Anyone over the age of 35 that has gone through a divorce has baggage– even if there were no children that resulted from that marriage. We all have poured time and energy into a relationship that failed, and when all your hopes and dreams for that marriage are shattered, it is normal (and healthy) to take some time to wonder:  What went wrong? What could have been handled differently? And most importantly, what did this experience teach me?

1. What went wrong: Did you argue about kids? Did you have conflicts over money? Did someone do something to breech the trust or lose the respect you once had for each other? Did you have issues with intimacy or communication? Were you not on the same page about work-life balance, the division of labor, family or the future? Were you unable to handle a crisis together? Were expectations not met, or did someone drastically change? Any one of these could cause a marriage to collapse instantly if not handled properly.

2. What could you have done differently? Did you seek the advice of an individual therapist, couple’s counselor or financial planner/CPA? Did you read any books or talk to others with similar issues? Did you try to talk about your issues, and how did you bring up the subject? Could you have been a bit too harsh or accusatory in your tone? Did you come across as someone that was complaining or someone that was looking to solve a problem together? Were you open to seeing the other person’s point of view, or were you stuck on advocating your position/desired outcome? Did you try to compromise and meet your partner half-way?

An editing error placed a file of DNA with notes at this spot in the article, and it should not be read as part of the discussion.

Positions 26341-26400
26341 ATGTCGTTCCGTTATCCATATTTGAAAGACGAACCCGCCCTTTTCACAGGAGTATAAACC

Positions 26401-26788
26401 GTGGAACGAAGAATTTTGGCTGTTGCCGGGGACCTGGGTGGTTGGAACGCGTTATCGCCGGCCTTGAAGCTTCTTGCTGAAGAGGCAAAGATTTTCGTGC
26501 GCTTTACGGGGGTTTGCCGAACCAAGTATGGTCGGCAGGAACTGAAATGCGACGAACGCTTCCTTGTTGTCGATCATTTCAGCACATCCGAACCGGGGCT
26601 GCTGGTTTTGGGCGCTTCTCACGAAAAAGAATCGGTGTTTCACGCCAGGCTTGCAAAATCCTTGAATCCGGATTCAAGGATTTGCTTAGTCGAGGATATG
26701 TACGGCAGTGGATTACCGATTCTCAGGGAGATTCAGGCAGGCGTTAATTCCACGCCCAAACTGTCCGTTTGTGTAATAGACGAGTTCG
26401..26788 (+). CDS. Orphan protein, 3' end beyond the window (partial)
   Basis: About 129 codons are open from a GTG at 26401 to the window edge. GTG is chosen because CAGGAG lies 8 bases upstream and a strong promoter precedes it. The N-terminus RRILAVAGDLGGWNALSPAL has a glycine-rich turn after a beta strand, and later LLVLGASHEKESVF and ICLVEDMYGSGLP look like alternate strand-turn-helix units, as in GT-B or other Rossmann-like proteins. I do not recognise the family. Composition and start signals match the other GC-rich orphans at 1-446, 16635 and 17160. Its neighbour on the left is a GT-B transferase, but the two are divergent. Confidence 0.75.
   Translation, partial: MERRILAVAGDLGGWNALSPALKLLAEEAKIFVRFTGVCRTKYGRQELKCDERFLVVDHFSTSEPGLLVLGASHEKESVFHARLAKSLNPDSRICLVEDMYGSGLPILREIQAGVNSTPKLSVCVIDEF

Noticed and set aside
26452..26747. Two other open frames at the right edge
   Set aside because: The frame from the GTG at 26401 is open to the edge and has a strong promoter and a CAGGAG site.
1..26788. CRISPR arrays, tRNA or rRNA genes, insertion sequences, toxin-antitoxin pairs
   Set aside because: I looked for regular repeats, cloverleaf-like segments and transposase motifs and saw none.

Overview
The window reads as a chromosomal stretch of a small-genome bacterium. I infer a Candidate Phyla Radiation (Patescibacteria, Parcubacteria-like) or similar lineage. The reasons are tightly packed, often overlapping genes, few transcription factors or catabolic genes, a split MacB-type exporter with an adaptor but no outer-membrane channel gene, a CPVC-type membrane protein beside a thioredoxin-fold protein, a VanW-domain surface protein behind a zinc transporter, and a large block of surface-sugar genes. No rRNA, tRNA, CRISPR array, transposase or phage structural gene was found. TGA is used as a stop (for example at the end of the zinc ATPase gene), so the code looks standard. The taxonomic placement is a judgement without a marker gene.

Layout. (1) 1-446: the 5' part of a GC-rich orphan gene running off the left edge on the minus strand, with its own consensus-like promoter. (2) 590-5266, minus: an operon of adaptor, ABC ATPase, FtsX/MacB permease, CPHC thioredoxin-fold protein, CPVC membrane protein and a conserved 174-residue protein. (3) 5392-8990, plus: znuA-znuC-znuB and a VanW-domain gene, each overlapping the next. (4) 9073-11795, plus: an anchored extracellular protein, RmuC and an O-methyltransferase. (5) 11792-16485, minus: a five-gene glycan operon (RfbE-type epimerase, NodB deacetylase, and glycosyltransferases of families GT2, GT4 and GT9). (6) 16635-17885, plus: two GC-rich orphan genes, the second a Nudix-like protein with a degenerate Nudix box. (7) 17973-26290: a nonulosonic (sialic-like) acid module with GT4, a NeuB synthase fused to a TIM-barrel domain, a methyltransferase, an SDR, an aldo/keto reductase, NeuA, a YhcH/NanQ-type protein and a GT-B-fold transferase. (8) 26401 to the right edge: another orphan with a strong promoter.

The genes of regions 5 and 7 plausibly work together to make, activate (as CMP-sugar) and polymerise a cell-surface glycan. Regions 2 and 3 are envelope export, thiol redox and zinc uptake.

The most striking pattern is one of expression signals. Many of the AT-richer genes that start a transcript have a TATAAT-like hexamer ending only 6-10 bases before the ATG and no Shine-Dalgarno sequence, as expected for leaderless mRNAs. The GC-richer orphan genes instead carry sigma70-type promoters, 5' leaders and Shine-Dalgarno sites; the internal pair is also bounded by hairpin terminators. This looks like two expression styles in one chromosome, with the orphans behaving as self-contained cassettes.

3. What did you learn?  Hind-sight of course is 20/20. In the heat of an argument, none of us are able to see things clearly and in fact it is scientifically proven that we only retain about 25% of the information presented to us when we are upset. Only when you are calm, and feel secure, can you really look back at a situation and see things more clearly. And although none of us want to dwell in the past and relive painful experiences, it is important to think about what you have learned from your prior relationships before moving on to the next. No one wants to repeat the same mistake, nor do any of us want to burden a new partner with unresolved issues from our past.

We all have baggage, just make sure before you embark on your next journey you deal with your dirty laundry.

By Regina A. DeMeo, Esq.

www.reginademeo.com